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Some Thoughts on Gold, Real Yields, and Inflation

February 23, 2021 6 comments

TIPS-style inflation-linked bonds (more properly known as Canadian-style) pay a fixed coupon on a principal amount that varies with the price level. In this way, the real value of the principal is protected (you always get back an amount of principal that’s indexed to the price level, floored in the case of TIPS at the original nominal value), and the real value of the coupon is protected since a constant percentage of a principal that is varying with the price level is also varying with the price level. This clever construction means that “inflation-linked” bonds can be thought of as simply bonds that pay fixed amounts in real space.

I have illustrated this in the past with a picture of a hypothetical “cake bond,” which pays in units of pastry. The coupons are all constant-sized cupcakes (although the dollar value of those cupcakes will change over time), and you get a known-sized cake at the end (although the dollar value of that cake might be a lot higher). That’s exactly what a TIPS bond is essentially accomplishing, although instead of cupcakes you get a coupon called money, which you can exchange for a cupcake. This is a useful characteristic of money, that it can be exchanged for cupcakes.

The beauty of this construction is that these real values can be discounted using real yields, and all of the usual bond mathematics work just perfectly without having to assume any particular inflation rate. So you can always find the nominal price of a TIPS bond if you know the real price…but you don’t need the nominal price or a nominal yield to calculate its real value. In real space, it’s fully specified. The only thing which changes the real price of a real bond is the real yield.

All TIPS have coupons. Many of them have quite small coupons, just like Treasuries, but they all have coupons. So in the cake bond, they’re paying very small constant cupcakes, but still a stream of cupcakes. What if, though, the coupon was zero? Then you’d simply have a promise that at some future date, you’d get a certain amount of cake (or, equivalently, enough money to buy that certain amount of cake).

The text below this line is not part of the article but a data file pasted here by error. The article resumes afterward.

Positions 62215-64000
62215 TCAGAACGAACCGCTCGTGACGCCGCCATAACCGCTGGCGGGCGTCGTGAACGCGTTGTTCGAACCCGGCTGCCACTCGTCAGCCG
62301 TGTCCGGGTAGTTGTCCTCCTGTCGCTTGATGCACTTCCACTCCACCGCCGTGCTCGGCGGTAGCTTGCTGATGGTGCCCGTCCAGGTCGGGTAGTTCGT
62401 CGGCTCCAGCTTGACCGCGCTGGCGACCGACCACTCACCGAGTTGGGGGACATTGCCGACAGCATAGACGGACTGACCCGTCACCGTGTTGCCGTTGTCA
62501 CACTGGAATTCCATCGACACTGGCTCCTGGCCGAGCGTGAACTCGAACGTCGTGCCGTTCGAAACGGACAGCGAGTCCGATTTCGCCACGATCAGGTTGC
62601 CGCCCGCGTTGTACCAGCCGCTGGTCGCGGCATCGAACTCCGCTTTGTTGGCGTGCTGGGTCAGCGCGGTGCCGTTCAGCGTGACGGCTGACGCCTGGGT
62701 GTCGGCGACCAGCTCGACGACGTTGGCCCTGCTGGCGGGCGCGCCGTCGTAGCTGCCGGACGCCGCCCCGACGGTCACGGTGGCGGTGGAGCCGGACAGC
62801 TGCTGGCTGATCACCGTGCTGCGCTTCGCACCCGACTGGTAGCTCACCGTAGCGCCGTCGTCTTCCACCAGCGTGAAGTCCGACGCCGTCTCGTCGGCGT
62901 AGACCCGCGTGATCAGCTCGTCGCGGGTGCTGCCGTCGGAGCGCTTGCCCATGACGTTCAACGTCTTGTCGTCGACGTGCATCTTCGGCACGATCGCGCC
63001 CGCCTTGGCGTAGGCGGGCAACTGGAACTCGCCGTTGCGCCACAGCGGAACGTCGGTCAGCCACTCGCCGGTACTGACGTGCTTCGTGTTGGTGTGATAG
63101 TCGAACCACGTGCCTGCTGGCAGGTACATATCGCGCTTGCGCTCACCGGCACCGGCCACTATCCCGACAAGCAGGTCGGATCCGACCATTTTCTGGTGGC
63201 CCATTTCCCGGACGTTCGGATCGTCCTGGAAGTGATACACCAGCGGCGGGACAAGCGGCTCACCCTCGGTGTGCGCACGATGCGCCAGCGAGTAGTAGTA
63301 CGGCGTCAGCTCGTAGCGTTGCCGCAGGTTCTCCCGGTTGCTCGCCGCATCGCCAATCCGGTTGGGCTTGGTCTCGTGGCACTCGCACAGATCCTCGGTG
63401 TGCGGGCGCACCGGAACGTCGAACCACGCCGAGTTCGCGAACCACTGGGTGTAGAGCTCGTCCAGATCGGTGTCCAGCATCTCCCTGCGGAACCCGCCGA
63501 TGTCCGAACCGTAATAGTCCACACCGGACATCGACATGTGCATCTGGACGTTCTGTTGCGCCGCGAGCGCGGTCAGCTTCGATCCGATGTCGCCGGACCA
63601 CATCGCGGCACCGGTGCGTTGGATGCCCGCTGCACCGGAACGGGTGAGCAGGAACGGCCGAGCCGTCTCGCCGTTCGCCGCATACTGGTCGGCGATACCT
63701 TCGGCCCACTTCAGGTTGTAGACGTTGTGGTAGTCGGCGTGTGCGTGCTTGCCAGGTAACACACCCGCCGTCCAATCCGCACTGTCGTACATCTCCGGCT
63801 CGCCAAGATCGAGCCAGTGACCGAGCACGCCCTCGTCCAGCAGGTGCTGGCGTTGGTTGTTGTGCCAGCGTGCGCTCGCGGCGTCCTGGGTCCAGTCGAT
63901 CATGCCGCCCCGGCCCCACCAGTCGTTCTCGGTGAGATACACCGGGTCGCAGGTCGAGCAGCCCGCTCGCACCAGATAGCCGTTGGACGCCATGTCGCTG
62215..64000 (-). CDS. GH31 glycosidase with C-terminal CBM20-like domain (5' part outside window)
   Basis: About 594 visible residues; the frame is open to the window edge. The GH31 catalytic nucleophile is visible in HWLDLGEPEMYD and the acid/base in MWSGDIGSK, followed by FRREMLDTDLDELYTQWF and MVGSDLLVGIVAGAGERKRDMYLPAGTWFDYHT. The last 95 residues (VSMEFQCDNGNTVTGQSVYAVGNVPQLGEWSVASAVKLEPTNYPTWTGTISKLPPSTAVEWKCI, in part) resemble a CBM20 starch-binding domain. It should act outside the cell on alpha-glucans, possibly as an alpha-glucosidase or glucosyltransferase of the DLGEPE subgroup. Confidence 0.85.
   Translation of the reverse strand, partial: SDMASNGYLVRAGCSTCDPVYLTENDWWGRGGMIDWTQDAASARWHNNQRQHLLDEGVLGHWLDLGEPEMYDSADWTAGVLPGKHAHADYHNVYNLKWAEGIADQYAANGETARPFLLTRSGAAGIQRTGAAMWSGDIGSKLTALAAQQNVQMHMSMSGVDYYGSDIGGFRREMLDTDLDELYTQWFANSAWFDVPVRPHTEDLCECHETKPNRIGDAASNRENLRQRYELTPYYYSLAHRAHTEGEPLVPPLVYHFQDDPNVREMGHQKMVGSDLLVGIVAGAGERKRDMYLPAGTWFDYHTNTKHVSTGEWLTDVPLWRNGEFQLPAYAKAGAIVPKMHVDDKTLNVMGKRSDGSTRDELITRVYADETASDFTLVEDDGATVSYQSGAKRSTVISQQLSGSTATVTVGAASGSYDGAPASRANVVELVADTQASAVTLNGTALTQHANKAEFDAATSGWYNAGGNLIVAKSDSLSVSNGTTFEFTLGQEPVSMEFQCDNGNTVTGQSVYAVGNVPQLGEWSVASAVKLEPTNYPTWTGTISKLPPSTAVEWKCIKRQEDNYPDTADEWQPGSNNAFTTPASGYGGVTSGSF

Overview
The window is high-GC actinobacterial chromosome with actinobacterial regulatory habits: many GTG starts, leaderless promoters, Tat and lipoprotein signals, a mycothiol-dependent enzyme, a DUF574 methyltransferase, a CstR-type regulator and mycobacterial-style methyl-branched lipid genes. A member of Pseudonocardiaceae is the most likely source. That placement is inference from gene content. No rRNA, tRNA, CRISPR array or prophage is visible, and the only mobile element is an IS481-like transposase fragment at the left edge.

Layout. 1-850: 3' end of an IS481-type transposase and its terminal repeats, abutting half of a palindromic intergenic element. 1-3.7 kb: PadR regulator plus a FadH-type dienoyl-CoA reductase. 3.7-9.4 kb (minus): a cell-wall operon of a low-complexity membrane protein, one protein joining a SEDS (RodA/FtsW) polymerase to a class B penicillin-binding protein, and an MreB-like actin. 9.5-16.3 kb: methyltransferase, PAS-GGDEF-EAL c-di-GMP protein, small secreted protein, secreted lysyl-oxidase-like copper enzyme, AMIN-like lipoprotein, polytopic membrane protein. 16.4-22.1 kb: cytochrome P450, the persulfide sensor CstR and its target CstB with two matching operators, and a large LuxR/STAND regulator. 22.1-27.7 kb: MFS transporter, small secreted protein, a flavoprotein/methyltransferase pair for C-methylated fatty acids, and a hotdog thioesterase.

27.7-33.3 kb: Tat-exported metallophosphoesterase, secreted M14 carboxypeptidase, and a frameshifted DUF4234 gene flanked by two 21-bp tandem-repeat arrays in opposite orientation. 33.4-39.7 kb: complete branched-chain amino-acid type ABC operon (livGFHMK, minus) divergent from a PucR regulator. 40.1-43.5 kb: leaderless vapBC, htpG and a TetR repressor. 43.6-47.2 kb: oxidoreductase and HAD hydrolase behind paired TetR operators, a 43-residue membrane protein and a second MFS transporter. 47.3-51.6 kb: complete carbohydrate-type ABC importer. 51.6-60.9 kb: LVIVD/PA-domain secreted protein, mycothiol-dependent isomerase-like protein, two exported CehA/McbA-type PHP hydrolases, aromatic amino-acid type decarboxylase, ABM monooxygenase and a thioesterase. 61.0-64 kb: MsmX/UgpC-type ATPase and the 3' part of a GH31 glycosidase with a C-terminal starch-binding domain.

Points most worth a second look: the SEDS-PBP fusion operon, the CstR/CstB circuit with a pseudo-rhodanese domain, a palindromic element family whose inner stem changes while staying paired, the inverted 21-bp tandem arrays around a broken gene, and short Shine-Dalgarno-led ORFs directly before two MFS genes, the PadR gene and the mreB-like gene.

Of course, it doesn’t have to be cake. It can be anything whose price over a long period of time varies more or less in line with the price level. Such as, for example, gold. Over a very long period of time, the price of gold is pretty convincingly linked to the price level, and since there is miniscule variation in the industrial demand for gold or the production of new gold in response to price – it turns out to look very much like a long-duration zero-coupon real bond.

And that, mathematically, is where we start to run into problems with a zero-coupon perpetuity, especially with yields around zero.


[If you’re not a bond geek you might want to skip this section.] The definition of Macaulay duration is the present-value-weighted average time periods to maturity. But if there is only one “payment,” and it is received “never,” then the Macaulay duration is the uncomfortable ∞. That’s not particularly helpful. Nor is the mathematical definition of Modified duration, which is Macaulay Duration / (1+r), since we have infinity in the numerator. Note to self: a TIPS’ modified duration at a very low coupon and a negative real yield can actually be longer than the Macaulay duration, and in fact in theory can be longer than the maturity of the bond. Mind blown.  Anyway, this is why the concept of ‘value’ in commodities is elusive. With no cash flows, what is present value? How do you discount corn? Yield means something different in agriculture…


This means that we are more or less stuck evaluating the empirical duration of gold, but without a real strong mathematical intuition. But what we think we know is that gold acts like a real bond (a zero coupon TIPS bond that pays in units of gold), which means that the real price of gold ought to be closely related to real yields. And, in fact, we find this to be true. The chart below relates the real price of gold versus the level of 10-year real yields since TIPS were issued in 1997. The gold price is deflated by the CPI relative to the current CPI (so that the current price is the current price, and former prices seem higher than they were in nominal space).

When we run this as a regression, we get a coefficient that suggests a 1% change in real yields produces a 16.6% change in the real price of gold (a higher yield leads to a lower gold price), with a strong r-squared of 0.82. This is consistent with our intuition that gold should act as a fairly long-duration TIPS bond. Of course, this regression only covers a period of low inflation generally; when we do the same thing for different regimes we find that the real gold price is not quite as well-behaved – after all, consider that real gold prices were very high in the early 1980s, along with real yields. If gold is a real bond, then this doesn’t make a lot of sense; it implies the real yield of gold was very low at the same time that real yields of dollars were very high.